Low gas prices could propel a Democrat to the White House in November.
The Moody's Analytics presidential election model has been updated with February forecast data and Democrats still hold a sizable Electoral College advantage thanks to the lowest gasoline prices in more than a decade. The forecast is much tighter than the Electoral College count would suggest, however, as the Democratic margin of victory in several key swing states remains well within the margin of error.
Besides gasoline, the explanatory variables in the model point in the direction of Republicans. In addition to the obvious political factors such as voter fatigue after two Democratic terms, income growth has faltered relative to previous forecasts and the outlook has been downgraded slightly since the election model's debut in the summer. If gasoline prices are excluded, the model projects a substantial Republican victory. Without gasoline prices as an explanatory variable, each of the five swing states identified in previous forecasts move into the Republican column by material margins.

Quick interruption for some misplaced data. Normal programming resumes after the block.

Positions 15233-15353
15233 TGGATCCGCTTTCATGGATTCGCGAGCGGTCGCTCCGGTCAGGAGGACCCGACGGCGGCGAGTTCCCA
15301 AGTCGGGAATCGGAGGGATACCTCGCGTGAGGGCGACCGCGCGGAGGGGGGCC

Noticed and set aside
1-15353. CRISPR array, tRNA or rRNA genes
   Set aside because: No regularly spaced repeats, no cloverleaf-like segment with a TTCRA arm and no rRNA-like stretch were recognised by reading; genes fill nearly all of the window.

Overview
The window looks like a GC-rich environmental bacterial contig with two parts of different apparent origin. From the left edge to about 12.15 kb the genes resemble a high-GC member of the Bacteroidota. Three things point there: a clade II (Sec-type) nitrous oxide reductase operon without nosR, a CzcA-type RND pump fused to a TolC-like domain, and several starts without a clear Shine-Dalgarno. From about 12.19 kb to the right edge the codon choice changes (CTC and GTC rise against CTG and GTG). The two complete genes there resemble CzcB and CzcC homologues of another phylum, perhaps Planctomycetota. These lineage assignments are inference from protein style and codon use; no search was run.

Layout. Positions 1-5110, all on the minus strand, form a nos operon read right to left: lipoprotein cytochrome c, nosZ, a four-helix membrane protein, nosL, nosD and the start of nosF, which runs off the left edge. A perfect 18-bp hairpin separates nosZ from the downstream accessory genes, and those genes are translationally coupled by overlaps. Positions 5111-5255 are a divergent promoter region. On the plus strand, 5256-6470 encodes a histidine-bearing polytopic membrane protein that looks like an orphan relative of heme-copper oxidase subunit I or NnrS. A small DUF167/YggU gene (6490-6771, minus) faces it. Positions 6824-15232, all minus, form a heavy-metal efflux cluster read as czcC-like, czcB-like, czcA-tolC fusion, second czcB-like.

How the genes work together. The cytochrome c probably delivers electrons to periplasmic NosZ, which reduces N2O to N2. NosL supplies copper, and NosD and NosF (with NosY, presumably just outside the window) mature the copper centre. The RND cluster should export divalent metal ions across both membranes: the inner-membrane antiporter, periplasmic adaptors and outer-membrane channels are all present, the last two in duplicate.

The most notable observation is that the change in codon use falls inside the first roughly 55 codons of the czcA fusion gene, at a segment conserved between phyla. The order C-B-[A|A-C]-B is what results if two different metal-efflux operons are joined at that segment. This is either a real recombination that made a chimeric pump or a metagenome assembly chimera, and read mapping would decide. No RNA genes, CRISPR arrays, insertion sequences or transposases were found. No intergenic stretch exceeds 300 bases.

The fact that one variable is so overwhelmingly responsible for the model's findings adds a bit of risk to the projection, in that voters may not react to the same degree to gas prices as they have in the past. This is particularly important given the extraordinary size of the dip in energy prices over the past year and a half. The percentage decline in the price of gasoline since the fall of 2014 is on pace to be the largest two-year decline running up to a presidential election year since World War II.
Further adding risk to the forecast is the potential for a credible third-party challenger. Former New York City Mayor Michael Bloomberg is now publicly showing interest in entering the race as an independent. Given that the model in its current form has no way of explicitly accounting for a third-party challenger, it is possible that the outcome of the model may be affected by this increased uncertainty.
What is certain, however, is that the 2016 election is shaping up to be one of the closest in modern history.
This article is commentary by an independent contributor. At the time of publication, the author held no positions in the stocks mentioned.